"If we had something that allowed us to better calculate what that 'Swiss cheese' is, we could go back to capacity planning and say 'Hey send us some more stuff' or 'How about we compact this and use some free rows for other things'. Those are the types of things I want us to be able to do over the lifetime of the equipment, so we don't have this static view of the world."

Automating away the pain

Maintaining one of the world's largest fleet of servers could be a massive hassle.

Facebook eases that pain in several ways, such as by using OCP-designed servers, storage and datacentre equipments that have been stripped down to the core components needed to carry out specific computing workloads, an approach that the OCP refers to as 'vanity-free design'.

These designs not only remove unnecessary screws from servers and drives so they can be installed without tools, but also reduce the number of components that can go wrong. The company estimates that using OCP hardware has cut the time its staff spend on maintenance jobs by more than 50 percent.

Also cutting the number of manual repairs are automated software tools like the aforementioned Cyborg, which monitor Facebook's infrastructure and try to correct problems without manual intervention.

"We've said that one datacentre technician can basically handle about 20,000 machines," Furlong said.

"One of the reasons why we can operate as efficiently as we do in terms of server repairs is we have huge numbers of automated systems that collect and analyse data.

"Cyborg goes out and tries to do its own server repairs, like a soft reboot or something that is an easy way to fix a system that's hung up. Cyborg keeps literally thousands of potential tickets from ever hitting a human hand.

"The more stuff we can have a system do, the better. I don't want to employ armies of people to do the things I can automate out. I want the people who are there to do high value work, the more complex repairs, the installs and de-installs, and all the kind of things that you need people to do."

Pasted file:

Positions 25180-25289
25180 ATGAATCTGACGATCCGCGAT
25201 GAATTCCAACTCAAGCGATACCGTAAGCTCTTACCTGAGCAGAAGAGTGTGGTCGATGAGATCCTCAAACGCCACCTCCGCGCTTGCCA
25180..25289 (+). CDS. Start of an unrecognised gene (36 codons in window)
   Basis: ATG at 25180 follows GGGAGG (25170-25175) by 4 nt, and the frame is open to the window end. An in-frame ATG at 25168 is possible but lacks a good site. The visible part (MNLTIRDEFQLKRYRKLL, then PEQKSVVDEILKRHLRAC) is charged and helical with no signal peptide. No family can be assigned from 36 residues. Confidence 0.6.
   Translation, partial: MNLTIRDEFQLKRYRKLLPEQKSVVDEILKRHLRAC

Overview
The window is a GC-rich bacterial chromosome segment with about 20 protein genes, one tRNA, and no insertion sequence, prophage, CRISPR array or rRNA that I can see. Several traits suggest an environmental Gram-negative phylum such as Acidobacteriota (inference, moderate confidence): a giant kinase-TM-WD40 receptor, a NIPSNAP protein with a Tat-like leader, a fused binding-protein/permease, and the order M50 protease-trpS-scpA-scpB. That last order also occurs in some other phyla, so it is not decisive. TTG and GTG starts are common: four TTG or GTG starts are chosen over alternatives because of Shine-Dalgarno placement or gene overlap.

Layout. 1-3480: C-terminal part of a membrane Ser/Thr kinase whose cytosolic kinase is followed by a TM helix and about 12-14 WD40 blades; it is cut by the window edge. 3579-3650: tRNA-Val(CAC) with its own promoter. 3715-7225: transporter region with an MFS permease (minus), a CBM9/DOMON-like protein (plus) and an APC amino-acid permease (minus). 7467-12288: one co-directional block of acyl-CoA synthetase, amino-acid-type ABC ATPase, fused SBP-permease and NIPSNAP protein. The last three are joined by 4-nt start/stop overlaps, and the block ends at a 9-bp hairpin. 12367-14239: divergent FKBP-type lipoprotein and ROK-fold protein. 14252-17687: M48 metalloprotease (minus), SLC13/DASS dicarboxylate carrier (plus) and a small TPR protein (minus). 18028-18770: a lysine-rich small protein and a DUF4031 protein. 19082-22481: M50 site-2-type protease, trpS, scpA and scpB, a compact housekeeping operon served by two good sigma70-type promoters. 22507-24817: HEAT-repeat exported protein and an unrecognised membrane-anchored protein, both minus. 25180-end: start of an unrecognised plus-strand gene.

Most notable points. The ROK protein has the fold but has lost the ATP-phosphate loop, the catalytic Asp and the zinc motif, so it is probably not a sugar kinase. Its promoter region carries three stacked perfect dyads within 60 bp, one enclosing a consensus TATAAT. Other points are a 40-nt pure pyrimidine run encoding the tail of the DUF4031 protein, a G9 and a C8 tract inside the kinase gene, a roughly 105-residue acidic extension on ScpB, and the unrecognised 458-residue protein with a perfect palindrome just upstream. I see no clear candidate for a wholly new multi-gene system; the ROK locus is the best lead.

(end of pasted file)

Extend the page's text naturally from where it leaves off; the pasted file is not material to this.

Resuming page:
Furlong is also examining ways to cut the manual work needed to add new hardware to Facebook's inventory system, and is considering automated alternatives to its current system of adding items by manually scanning barcodes.

"Say we have a setup where you just snap the new thing in and the system recognises it then updates all of your inventory systems," he said.

While the scale of Facebook's IT operations can be difficult to manage, its size can be an asset when it comes to weeding out problems in the infrastructure. Furlong recalls the company spotting a recurring fault with a small number of motherboards in its OCP servers when they were installed in its Prineville datacentre.

"What we realised was we actually had the same failures in all of our legacy equipment, we just couldn't see it before because the sample sizes were small," he said.

"That's the beauty of having a large sample size to look at, you can knock things out that keep you from having to do a whole bunch of work [in the future]."

If Facebook is to continue to grow its 1.1 billion-strong user base it will need to continue work at sweating its datacentres, but Furlong believes there are plenty more efficiencies to wring out.

"To me that is the Holy Grail of this, to look at that server to datacentre ratio and be able to say 'I can get more servers into my datacentre'," he said.

"I think we do a good job of that today but I absolutely believe there is room for improvement."

Topics: Hardware

About

Nick Heath is chief reporter for TechRepublic UK. He writes about the technology that IT-decision makers need to know about, and the latest happenings in the European tech scene.